I had a similar experience when I started ballet.  I absolutely loved to dance…….I began with jazz dancing at the age of ten and I begged and begged my parents to add in ballet as well.  They relented when I was eleven and I joined the ranks of the R.A.D students.  Now jazz dancing is easy to pick up at any age and to be in a class with any similar-age kids, but ballet, not so much.  You really need to learn the basics and master the basics and work your way up the grade levels, to be able to handle the harder stuff.  So here I was at age 11, in a class of five year olds again.  Of course at the time I didn’t see that and recognize that negative feeling I got from that was one of ‘shame’, but I knew I didn’t like it.  So once again, I just worked hard.  I practiced and I practiced. I listened and I copied and I practiced some more, and I used all the shame and embarrassment to drive that desire in me to improve and do better.  And I did.  I was never an amazing dancer, but I worked hard and I progressed up the levels and my very wise teacher allowed me to skip a grade or two and by the age of 18 when I finished high school I was dancing five days a week, including teaching lower grades for my teacher and absolutely loving everything about the world of dance.

When you’re a little bit motivated and a little bit inspired, it is amazing what you can teach yourself to do.  And.  It’s a heck of a lot easier to teach yourself things the younger you are.

How is that??  You’d think that the older you are, the more skills you’ve got in your toolbox, right?  But, no.  Somehow it doesn’t work like that.  It’s a scientifically proven fact that the older you are, the harder it is to learn new things.  There are studies galore about this…..with reasons ranging from: your brain looses its plasticity (the ability to form new pathways) with age, your experiences of learning new things aren’t consolidated as well with age, as they are as a child, and there’s even a thing where your sleep changes during puberty and the type of sleep you end up having post-puberty is not conducive to helping learning new skills.  That’s not super encouraging though, is it?  Not when you’re someone who actually likes to learn and likes to develop new skills for a job requirement or out of interest, or even as a necessary step to help manage your health (like my husband had to when diagnosed with type one diabetes out of the blue at age 35).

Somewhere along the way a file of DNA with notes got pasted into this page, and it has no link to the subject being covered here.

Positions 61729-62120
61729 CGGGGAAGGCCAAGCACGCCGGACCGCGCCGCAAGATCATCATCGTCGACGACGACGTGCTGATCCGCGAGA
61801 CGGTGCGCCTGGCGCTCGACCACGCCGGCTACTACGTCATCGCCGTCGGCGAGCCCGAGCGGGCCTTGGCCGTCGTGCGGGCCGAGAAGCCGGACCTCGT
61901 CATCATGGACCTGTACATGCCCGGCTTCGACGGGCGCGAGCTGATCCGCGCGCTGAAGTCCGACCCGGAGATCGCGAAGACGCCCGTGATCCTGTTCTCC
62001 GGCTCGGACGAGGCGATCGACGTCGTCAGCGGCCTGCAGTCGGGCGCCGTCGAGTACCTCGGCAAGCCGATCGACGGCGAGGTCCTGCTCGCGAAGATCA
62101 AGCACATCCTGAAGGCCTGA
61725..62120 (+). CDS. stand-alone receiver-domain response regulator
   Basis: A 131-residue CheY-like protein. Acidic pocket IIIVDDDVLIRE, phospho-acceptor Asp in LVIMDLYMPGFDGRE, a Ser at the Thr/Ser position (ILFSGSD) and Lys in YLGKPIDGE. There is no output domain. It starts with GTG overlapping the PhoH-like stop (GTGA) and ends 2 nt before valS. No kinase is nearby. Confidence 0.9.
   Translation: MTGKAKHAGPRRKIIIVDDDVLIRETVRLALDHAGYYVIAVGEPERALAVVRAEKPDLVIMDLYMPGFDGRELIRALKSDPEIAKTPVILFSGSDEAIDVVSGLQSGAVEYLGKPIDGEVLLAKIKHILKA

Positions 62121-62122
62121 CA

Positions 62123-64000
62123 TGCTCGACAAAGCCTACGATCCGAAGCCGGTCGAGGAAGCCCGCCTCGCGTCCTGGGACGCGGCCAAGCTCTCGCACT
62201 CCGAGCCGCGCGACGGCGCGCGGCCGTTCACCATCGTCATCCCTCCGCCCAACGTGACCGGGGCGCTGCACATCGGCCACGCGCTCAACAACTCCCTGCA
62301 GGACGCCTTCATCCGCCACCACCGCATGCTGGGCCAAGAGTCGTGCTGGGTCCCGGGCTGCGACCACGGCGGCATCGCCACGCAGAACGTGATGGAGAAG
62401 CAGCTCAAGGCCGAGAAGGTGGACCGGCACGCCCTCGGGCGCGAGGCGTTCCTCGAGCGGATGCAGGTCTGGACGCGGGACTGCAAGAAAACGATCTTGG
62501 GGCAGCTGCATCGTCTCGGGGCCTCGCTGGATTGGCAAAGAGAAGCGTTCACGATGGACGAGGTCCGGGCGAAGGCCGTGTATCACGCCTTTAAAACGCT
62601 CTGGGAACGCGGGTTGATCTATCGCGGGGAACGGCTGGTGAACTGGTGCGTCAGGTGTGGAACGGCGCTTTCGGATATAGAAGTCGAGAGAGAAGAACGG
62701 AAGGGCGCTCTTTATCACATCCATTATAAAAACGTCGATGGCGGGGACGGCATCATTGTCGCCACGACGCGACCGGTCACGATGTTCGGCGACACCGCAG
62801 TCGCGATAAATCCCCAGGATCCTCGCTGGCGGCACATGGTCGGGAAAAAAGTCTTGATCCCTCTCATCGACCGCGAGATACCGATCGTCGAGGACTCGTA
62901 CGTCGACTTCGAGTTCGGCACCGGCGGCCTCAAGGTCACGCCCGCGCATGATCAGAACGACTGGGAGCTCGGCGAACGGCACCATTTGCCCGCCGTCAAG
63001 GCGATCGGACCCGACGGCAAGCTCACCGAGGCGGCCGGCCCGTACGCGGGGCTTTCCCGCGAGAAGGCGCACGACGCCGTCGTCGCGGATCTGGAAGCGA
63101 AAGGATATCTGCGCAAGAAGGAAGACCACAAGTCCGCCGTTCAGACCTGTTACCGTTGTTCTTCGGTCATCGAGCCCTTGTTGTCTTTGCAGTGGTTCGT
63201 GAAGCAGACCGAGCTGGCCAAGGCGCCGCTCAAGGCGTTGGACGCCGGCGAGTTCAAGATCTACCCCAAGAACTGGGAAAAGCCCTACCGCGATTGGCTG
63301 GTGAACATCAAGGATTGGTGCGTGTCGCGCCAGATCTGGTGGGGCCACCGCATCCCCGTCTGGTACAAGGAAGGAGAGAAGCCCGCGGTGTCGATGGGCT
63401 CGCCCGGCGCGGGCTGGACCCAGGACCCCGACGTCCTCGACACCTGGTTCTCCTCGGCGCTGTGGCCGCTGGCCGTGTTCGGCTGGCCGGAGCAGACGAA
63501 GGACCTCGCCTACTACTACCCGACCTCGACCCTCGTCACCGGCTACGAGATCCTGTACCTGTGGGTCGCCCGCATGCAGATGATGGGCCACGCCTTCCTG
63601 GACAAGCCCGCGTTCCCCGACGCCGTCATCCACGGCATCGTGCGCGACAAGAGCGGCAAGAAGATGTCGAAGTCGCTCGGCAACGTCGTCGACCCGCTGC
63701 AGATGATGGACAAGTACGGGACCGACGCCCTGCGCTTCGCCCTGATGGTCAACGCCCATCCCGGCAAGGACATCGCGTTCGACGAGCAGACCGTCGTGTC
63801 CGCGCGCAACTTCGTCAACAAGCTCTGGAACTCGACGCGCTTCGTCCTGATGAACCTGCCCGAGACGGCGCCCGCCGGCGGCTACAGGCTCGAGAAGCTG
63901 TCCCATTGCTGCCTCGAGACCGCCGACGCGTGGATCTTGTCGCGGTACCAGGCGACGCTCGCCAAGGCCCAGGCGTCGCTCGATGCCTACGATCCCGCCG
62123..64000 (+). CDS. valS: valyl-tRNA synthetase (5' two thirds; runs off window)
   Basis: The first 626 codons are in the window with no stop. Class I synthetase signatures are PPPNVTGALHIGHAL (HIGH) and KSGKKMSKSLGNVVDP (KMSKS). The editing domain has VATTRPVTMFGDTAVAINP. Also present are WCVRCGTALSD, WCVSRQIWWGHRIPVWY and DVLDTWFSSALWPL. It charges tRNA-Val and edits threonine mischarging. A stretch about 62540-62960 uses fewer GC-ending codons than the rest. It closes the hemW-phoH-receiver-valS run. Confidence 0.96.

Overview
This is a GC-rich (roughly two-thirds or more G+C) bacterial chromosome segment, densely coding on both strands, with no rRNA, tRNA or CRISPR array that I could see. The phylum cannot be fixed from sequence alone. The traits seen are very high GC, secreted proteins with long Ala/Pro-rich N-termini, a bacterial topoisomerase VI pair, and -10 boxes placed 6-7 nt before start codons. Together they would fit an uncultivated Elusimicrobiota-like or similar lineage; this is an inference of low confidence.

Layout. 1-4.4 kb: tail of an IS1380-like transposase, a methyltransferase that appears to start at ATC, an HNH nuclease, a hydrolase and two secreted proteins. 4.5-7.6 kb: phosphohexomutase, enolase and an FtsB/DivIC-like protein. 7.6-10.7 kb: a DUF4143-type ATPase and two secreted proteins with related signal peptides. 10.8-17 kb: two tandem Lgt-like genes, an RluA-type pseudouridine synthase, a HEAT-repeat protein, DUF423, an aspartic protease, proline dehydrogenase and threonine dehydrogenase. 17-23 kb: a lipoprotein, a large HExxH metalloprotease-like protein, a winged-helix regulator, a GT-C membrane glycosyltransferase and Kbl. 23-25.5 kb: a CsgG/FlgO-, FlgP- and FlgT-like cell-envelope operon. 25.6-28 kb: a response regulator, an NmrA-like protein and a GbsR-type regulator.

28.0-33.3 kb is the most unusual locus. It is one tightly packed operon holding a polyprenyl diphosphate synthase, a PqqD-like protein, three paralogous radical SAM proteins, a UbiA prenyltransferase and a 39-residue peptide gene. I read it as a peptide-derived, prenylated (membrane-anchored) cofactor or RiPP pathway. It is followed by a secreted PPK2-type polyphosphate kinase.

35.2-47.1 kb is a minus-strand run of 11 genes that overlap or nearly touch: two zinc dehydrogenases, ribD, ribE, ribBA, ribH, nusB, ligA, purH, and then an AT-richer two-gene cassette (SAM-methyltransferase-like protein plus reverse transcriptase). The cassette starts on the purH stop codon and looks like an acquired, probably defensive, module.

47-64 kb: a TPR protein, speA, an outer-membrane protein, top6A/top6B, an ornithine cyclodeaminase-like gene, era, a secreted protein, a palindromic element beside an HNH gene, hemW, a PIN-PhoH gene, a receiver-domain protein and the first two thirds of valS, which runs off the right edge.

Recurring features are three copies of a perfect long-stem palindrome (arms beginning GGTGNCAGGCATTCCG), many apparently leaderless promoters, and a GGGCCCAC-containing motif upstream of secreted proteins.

So what can you do to help with new learning?  I’ve been thinking about this and reading a little and have a few little thoughts on this……